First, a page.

On July 19 2021, a Facebook user in the group “Creative Gardening” shared their experience with “banana peel water” (also called “banana peel tea,”) including a photograph of their plants, apparently thriving thanks to the purported “gardening hack”:
Hello all. This is my basil and herb garden. I want to share a tip with everyone. I am feeding them with banana peel water. Take 2 banana peels and soak overnight in a gallon of water. Water your plants with the banana peel water. It’s full of potassium and more. You can use it on veggies, flowers, herbs. Does not need to be refrigerated. I keep a jug going all the time and keep adding water as I use it up. I also throw in peels as I eat them. The peels turn brown and you can discard them after you’ve added more peels. It’s a great organic fertilizer. This is good on veggies, herbs, flowers and tomatoes. I am using it on my green pepper too. My spearmint plant is huge as well and so is my dill is waist high. I have tons of green cherry tomatoes and beautiful green peppers.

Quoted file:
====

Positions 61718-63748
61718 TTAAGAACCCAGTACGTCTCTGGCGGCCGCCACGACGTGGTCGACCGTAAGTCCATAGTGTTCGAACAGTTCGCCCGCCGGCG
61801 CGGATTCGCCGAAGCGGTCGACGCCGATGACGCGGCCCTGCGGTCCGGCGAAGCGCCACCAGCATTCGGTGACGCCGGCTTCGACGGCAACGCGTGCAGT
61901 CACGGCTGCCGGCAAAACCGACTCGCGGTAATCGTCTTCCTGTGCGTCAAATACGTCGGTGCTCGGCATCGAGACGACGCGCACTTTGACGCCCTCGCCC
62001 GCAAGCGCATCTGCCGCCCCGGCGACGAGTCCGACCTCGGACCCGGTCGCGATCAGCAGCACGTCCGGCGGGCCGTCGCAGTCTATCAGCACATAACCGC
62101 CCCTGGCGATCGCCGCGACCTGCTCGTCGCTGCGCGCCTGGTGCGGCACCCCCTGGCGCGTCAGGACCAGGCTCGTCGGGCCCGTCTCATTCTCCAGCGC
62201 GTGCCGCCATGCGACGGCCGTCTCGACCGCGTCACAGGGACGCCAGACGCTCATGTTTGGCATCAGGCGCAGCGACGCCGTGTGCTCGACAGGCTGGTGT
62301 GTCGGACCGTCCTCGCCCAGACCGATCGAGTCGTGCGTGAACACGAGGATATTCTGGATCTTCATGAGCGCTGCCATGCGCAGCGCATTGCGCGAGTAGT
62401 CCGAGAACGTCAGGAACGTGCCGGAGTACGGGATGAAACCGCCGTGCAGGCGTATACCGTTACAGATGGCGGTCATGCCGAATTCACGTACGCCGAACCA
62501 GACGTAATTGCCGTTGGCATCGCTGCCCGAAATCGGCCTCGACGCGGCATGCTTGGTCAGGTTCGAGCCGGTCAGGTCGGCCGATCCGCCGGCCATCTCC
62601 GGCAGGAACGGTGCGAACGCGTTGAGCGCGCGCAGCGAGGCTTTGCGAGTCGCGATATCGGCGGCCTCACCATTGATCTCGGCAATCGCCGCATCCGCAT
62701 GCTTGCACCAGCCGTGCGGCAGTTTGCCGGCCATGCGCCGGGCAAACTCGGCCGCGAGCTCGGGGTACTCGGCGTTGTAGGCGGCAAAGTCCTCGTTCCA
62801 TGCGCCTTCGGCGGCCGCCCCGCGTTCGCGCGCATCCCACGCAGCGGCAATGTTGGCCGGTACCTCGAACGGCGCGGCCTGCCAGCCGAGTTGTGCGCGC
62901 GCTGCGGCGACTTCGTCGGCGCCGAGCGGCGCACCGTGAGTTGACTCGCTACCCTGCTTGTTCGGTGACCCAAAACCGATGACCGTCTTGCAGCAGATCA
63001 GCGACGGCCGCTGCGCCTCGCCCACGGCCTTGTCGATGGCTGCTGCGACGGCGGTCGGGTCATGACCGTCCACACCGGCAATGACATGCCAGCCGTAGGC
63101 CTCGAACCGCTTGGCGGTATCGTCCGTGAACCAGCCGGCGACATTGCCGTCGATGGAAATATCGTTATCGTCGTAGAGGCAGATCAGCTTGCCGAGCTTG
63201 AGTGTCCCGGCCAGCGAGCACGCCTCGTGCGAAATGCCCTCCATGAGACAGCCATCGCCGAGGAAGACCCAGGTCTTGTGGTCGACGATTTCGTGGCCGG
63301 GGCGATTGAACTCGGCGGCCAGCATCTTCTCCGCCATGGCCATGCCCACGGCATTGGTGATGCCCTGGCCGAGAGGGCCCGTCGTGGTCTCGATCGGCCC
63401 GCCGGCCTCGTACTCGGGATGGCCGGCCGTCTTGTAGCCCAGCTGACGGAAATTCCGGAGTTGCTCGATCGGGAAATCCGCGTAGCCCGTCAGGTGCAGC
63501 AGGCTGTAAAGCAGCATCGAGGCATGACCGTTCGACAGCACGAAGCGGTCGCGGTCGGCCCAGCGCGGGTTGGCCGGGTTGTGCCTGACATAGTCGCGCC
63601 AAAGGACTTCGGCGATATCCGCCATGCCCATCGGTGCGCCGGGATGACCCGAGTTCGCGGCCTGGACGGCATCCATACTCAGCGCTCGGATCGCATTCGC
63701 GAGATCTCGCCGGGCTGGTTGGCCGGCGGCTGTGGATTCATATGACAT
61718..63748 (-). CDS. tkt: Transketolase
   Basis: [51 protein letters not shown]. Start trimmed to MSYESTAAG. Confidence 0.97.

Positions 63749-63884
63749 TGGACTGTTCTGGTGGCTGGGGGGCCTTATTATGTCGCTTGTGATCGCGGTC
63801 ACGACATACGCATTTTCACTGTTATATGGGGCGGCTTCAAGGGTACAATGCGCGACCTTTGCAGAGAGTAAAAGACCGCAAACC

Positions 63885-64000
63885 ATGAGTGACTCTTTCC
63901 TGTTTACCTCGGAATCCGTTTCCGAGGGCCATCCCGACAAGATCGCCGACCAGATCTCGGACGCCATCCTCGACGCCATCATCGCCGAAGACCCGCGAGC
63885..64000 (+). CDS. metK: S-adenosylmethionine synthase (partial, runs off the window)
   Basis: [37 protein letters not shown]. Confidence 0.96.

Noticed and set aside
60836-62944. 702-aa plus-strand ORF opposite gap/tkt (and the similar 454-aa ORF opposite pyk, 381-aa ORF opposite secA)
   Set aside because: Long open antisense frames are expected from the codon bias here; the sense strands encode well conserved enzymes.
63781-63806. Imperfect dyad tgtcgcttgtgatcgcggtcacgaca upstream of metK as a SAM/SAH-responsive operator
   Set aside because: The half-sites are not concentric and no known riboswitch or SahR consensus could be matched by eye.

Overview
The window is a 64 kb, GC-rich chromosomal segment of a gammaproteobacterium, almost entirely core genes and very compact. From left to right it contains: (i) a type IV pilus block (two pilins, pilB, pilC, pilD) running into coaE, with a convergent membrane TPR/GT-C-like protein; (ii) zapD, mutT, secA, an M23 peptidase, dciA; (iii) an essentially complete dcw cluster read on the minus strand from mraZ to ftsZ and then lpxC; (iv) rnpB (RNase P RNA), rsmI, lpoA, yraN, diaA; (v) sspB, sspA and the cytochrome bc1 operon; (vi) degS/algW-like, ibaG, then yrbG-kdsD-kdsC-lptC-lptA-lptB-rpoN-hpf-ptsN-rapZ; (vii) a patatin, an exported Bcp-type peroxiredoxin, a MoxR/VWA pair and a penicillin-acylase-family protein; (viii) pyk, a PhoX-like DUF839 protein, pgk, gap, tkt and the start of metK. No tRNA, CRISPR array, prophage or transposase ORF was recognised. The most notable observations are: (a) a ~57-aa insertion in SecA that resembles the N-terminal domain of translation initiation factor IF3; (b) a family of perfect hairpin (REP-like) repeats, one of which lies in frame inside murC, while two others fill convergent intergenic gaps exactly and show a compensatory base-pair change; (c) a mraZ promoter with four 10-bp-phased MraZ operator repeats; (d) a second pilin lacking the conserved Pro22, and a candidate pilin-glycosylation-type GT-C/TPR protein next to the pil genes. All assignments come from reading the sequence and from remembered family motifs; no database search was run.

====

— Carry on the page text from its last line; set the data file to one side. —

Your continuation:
According to the original poster, the impressively robust basil was the result of banana peel water, as were several other plants not pictured. Several commenters said things like “the proof is in the pudding,” but the image and post didn’t depict a “control” plant not provided “banana peel water.”
In the seven-day period ending July 23 2021, Google Trends indicated a surge of interest in related searches:
- “banana peel water”;
- “banana peel water for plants”;
- “banana water for plants”;
- “banana peel water fertilizer”;
- “banana peel fertilizer,” and;
- “banana peel in water for plants.”
Images of seemingly impressive results were often convincing (as the high share count showed), and we looked for any corroborating information suggesting that banana peel water or tea was beneficial for home gardens. One of the top results was a University of California Cooperative Extension (UCCE), which referenced the idea that buried banana peels provide potassium to plants:
There are so many sources of unproven information on the Internet, and unfortunately, most garden myths are not supported by science. We certainly don’t want people leaving our presentations believing garden myths that they picked up from another attendee …
Myth: Buried banana peels provide potassium to your plants.